Area farmers urged to use biosecurity

With livestock event season just around the corner, area livestock farmers are being reminded to practice biosecurity measures to prevent the spread of deadly diseases such as avian influenza, equine herpesvirus and porcine epidemic diarrhea virus.

This advice comes from the Virginia Department of Agriculture and Consumer Services shortly after two cases of equine herpesvirus were detected in Albemarle and Loudoun counties in February.

Elaine Lidholm, communications director for the Virginia Department of Agriculture and Consumer Services, said those two cases of equine herpesvirus have remained stable since the department last updated them on its website Feb. 18.

“Although we can’t prove this, I think there’s a very good chance that the [equine herpesvirus] outbreak was contained quickly, because people practiced good biosecurity,” Lidholm said.

Regarding porcine epidemic diarrhea virus, Lidholm said the department “does not take it lightly.”

This virus has become a serious threat to swine populations since its mysterious introduction to the United States in 2011.

The American Association of Swine Veterinarians has reported that the virus can have a rate of transmission as high as 100 percent and an equally high mortality rate.

The latest data from the USDA Animal and Plant Health Inspection Service shows that the virus has affected 913 swine nationwide since June of 2014.

Since that time, there was one confirmed case in Virginia on Jan. 18. There have been 72 confirmed cases in North Carolina.

“One of the differences between North Carolina and Virginia is that North Carolina has more ferruling operations, meaning that they raise baby pigs on the farm,” Lidholm said.

Lidholm added that piglets, more than age range for swine, are especially susceptible to the disease.

For the most part, Lidholm said, pigs in Virginia are feed-out operations, meaning, “pigs have already been weaned from the sows and then they go out to other markets in to feed out to market weight.”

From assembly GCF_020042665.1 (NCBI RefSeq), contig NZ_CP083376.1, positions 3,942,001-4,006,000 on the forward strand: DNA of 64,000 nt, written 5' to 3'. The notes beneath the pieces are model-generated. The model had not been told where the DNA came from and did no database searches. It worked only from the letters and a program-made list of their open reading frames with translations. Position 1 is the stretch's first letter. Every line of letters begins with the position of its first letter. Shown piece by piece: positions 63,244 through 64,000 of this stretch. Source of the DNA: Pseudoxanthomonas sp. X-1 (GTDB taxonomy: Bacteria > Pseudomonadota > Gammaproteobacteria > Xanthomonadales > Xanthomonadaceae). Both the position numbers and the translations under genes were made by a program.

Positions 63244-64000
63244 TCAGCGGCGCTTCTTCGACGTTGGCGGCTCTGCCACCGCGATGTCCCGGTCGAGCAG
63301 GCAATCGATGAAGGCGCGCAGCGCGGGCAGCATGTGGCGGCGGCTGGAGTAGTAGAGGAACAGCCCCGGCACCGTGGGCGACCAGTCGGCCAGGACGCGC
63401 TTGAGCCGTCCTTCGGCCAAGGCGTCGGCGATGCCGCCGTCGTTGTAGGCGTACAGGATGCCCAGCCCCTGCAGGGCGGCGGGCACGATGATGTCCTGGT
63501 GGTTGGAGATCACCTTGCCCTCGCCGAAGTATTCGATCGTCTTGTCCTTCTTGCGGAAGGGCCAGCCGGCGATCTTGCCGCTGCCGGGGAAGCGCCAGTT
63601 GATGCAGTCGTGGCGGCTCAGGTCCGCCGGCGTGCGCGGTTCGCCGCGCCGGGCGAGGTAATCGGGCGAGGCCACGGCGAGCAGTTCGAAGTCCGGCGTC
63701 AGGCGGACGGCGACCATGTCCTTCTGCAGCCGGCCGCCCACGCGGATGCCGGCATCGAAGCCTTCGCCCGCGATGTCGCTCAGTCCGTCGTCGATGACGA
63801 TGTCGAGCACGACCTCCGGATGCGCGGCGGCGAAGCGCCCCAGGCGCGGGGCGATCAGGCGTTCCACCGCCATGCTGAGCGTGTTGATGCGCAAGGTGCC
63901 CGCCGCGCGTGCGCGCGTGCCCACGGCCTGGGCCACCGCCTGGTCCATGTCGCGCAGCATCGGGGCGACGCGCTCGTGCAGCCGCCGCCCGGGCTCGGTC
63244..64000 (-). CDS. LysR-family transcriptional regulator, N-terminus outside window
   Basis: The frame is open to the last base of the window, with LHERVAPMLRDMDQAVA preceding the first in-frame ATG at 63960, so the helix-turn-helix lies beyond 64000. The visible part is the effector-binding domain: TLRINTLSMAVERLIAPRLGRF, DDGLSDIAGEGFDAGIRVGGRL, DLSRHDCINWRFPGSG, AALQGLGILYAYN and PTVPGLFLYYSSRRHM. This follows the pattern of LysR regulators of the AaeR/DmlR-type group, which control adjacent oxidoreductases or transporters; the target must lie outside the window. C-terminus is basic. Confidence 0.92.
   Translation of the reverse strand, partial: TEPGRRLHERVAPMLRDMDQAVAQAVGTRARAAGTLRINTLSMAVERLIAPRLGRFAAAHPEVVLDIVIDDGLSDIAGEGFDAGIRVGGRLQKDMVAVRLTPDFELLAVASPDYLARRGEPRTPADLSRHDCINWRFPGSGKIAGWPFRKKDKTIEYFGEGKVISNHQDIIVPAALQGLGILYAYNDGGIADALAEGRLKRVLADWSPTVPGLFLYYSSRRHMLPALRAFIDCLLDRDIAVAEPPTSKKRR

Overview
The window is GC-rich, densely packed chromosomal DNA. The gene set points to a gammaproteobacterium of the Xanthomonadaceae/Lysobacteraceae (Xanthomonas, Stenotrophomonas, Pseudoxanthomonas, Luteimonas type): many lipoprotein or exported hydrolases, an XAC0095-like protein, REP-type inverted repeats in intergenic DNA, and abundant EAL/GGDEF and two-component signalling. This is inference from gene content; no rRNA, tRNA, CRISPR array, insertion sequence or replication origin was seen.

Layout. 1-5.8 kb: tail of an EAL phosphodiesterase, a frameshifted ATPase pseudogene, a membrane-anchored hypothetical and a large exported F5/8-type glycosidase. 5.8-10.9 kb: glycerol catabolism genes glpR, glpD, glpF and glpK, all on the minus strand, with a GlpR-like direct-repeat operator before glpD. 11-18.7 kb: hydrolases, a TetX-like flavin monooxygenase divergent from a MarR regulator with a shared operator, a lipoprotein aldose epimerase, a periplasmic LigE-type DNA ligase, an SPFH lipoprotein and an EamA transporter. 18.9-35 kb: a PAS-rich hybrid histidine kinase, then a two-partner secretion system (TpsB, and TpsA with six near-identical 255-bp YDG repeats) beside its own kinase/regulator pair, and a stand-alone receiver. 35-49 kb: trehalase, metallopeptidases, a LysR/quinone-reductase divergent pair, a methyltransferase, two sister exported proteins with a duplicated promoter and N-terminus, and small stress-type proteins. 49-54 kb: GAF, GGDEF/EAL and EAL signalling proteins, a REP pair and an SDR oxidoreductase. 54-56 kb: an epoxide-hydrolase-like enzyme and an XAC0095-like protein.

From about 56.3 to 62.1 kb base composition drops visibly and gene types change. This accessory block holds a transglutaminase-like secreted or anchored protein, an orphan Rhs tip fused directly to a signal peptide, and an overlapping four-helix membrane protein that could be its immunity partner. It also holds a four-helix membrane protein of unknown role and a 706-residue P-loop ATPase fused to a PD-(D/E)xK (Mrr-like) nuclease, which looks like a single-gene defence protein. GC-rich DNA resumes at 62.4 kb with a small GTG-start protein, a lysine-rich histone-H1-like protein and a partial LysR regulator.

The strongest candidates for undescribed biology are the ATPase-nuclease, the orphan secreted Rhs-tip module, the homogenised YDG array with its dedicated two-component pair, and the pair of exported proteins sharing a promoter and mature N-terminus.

Lidholm said that sows and older pigs can still contract the disease but that it is “most virulent around piglets.”

“With the [porcine epidemic diarrhea virus] in particular, a lot of 4-H kids raise hogs and take them to … shows, so it’s possible for those animals to mix and mingle,” Lidholm explained.

Lidholm said “there is always a risk” that animals can be exposed to something at shows due to the probability that the animals will “commingle.”

In order to mitigate the potential affects of commingling, the department is urging animal exhibitors and event organizers to “minimize direct contact” whenever possible.

“Because it can affect older pigs … strict biosecurity is not only the most effective, but the most practical way to prevent the spread of [porcine epidemic diarrhea virus],” Lidholm added.

As a safety precaution to prevent commingling, Lidholm said the department is recommending that shows cancel the pre-show weigh-in of animals.

During the weigh-ins, Lidholm explained that the animals commingle and then “go back to the farm where, if one of them has picked up any infectious diseases … very quickly you could infect your entire herd.”

With avian influenza, Lidholm said it is a “huge concern” among valley farmers since poultry is such a huge industry.

At the same time, Lidholm noted that backyard poultry operations are more at-risk than commercial operations for cases of avian influenza due to the risk of contact with wild birds.

Lidholm noted that one method commercial poultry farmers use to reduce the risk of avian influenza is to disinfect visitors’ shoes before they enter the cages.

With more snow falling this week, Lidholm said she is unsure when event season will officially begin.

“As the show season starts, just keep in mind biosecurity and think of what you did at home, but do it even more carefully when you’re traveling,” Lidholm said.

Other suggested biosecurity measures include:

• Cleaning and disinfecting stalls at the show event.
• Using your own water and feed buckets for your animals.
• Washing hands after handling animals.

The full list of biosecurity recommendations can be found at:

Contact staff writer Kevin Green at 540-465-5137 ext. 155, or

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